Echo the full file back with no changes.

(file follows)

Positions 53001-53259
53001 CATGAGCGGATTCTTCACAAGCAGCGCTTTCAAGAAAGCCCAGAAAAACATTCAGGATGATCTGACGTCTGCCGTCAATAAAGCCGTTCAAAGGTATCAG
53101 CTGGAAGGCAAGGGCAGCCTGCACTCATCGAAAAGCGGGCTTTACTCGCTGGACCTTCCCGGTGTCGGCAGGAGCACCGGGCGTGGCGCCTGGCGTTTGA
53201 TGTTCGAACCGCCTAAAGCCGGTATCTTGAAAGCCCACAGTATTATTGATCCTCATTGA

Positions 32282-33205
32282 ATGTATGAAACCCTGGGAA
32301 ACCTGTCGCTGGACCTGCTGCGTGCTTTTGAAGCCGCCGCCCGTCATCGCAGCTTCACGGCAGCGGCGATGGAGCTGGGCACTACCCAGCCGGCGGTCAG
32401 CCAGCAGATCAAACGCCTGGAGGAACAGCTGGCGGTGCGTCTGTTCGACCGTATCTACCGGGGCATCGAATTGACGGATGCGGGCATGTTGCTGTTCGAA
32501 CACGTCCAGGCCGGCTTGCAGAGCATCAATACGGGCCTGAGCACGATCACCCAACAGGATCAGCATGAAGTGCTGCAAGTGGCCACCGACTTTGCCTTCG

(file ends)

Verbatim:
Positions 53001-53259
53001 CATGAGCGGATTCTTCACAAGCAGCGCTTTCAAGAAAGCCCAGAAAAACATTCAGGATGATCTGACGTCTGCCGTCAATAAAGCCGTTCAAAGGTATCAG
53101 CTGGAAGGCAAGGGCAGCCTGCACTCATCGAAAAGCGGGCTTTACTCGCTGGACCTTCCCGGTGTCGGCAGGAGCACCGGGCGTGGCGCCTGGCGTTTGA
53201 TGTTCGAACCGCCTAAAGCCGGTATCTTGAAAGCCCACAGTATTATTGATCCTCATTGA

Positions 32282-33205
32282 ATGTATGAAACCCTGGGAA
32301 ACCTGTCGCTGGACCTGCTGCGTGCTTTTGAAGCCGCCGCCCGTCATCGCAGCTTCACGGCAGCGGCGATGGAGCTGGGCACTACCCAGCCGGCGGTCAG
32401 CCAGCAGATCAAACGCCTGGAGGAACAGCTGGCGGTGCGTCTGTTCGACCGTATCTACCGGGGCATCGAATTGACGGATGCGGGCATGTTGCTGTTCGAA
32501 CACGTCCAGGCCGGCTTGCAGAGCATCAATACGGGCCTGAGCACGATCACCCAACAGGATCAGCATGAAGTGCTGCAAGTGGCCACCGACTTTGCCTTCG